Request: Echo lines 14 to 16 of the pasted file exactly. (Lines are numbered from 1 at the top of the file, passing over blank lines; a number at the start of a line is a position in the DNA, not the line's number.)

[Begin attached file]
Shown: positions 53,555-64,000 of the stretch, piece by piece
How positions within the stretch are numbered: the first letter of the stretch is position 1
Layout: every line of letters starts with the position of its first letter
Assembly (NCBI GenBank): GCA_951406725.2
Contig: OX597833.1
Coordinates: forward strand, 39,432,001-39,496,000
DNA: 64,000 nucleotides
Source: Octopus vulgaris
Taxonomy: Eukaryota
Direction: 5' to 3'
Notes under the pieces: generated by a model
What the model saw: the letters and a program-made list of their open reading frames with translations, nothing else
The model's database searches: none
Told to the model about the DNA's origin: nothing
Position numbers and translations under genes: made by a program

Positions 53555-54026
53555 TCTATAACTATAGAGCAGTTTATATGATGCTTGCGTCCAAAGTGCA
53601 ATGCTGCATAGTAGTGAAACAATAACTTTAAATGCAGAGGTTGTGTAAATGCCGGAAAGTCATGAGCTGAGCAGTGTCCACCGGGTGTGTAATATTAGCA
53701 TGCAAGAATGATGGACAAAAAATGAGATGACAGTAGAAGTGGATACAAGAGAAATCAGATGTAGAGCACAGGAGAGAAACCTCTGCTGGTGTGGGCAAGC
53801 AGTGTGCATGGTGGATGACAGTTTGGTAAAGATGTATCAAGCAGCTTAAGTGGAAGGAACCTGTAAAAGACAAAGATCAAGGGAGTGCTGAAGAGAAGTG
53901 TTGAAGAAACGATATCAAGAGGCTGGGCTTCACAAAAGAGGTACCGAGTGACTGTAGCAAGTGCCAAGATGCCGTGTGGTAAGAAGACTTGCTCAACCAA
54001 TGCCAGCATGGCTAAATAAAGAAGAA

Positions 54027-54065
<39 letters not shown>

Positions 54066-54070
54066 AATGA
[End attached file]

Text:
Told to the model about the DNA's origin: nothing
Position numbers and translations under genes: made by a program

Positions 53555-54026